The Q&A Archives: Grass Under Trees

Question: We have just moved into a house that has several large trees with no grass under them. Roots are appearing above the ground. We would like to plant grass under them but don't know where to start. Should we put some top soil down to cover the roots and then plant seed? When should we plant the seed? Should we fertilize at the same time of planting the grass seed? We have no idea what to do to get some nice grass.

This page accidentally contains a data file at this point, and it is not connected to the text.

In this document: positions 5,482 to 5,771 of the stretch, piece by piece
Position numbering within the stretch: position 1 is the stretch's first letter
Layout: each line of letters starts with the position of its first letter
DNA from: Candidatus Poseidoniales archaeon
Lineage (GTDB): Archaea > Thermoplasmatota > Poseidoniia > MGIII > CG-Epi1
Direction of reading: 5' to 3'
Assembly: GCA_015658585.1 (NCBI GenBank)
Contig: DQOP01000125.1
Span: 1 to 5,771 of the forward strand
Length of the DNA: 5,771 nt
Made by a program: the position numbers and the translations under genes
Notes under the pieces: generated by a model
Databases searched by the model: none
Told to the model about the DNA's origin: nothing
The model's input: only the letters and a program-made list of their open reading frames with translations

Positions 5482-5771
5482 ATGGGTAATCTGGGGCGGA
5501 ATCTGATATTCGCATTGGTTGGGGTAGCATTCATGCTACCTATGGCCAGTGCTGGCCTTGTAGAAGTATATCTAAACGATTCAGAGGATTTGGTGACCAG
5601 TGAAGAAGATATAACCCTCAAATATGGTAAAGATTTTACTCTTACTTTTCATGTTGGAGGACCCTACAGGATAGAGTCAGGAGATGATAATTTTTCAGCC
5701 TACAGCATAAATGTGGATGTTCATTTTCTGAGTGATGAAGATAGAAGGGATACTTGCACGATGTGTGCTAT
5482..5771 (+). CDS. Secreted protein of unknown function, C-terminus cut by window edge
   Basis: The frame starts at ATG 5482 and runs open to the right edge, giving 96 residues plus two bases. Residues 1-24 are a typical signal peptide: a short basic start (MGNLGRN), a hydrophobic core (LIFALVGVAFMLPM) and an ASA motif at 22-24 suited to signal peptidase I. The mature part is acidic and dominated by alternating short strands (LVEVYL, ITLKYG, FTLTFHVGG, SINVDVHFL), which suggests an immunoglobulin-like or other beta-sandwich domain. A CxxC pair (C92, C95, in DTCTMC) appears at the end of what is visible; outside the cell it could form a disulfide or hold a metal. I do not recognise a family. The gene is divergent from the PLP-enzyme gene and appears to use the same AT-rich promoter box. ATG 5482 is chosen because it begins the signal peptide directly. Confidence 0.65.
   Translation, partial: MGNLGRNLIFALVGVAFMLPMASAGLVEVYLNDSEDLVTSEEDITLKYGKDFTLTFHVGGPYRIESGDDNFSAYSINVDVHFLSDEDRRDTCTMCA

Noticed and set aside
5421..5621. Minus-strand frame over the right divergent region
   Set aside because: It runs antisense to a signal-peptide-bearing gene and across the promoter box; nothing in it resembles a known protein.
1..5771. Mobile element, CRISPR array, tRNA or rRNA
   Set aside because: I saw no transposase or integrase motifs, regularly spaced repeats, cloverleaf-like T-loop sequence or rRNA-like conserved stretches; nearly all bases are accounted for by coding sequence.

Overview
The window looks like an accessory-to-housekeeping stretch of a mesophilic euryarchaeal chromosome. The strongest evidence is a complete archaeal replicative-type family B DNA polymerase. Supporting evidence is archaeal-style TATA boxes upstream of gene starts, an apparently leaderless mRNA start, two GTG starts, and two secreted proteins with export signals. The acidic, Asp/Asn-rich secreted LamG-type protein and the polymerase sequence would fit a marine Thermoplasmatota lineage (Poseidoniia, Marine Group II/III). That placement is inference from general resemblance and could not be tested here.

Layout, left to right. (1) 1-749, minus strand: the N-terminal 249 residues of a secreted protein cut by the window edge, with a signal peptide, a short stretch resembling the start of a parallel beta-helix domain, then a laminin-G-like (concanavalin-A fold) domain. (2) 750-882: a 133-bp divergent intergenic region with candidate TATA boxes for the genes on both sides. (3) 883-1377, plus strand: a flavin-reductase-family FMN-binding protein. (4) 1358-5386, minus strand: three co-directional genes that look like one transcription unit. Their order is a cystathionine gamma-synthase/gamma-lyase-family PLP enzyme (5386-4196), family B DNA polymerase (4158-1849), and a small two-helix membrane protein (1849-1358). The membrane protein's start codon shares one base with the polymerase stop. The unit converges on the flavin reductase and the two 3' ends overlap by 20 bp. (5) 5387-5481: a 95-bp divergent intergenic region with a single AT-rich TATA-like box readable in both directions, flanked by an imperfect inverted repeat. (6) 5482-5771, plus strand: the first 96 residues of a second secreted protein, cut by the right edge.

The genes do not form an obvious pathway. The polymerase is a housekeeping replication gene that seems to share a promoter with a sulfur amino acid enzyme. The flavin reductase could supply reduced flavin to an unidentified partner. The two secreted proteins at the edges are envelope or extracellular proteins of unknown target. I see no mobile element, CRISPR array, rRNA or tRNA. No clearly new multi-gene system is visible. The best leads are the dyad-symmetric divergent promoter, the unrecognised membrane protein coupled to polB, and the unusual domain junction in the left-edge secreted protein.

Answer: Growing a lush, green lawn under large trees is a difficult proposition. First, the dense shade makes grass struggle to live, the canopy of leaves generally keeps rainfall directly below the tree to a minimum, and finally, the grass roots will have to compete with the larger, more established tree roots for moisture and nutrients. In your case, with tree roots growing at or above the surface of the soil, mowing the lawn will be difficult. If you add topsoil to make a smooth bed for your lawn, you run the risk of smothering the tree's feeder roots. When you visit parks, arboretums and golf courses and see thick turfgrass growing under trees, you'll know it's possible to achieve, but keep in mind that the effect is high in maintenance and very carefully planned before the trees or turf are installed. Most homeowners don't have the time or resources to duplicate it. I'd suggest planting a groundcover under the trees rather than trying to get grass to grow there. The tree roots will continue to push up over the years and a groundcover such as Ajuga (Carpet Bugle), Vinca (Periwinkle), or Ivy will grow high enough to camoflage the roots. Hope this information helps!

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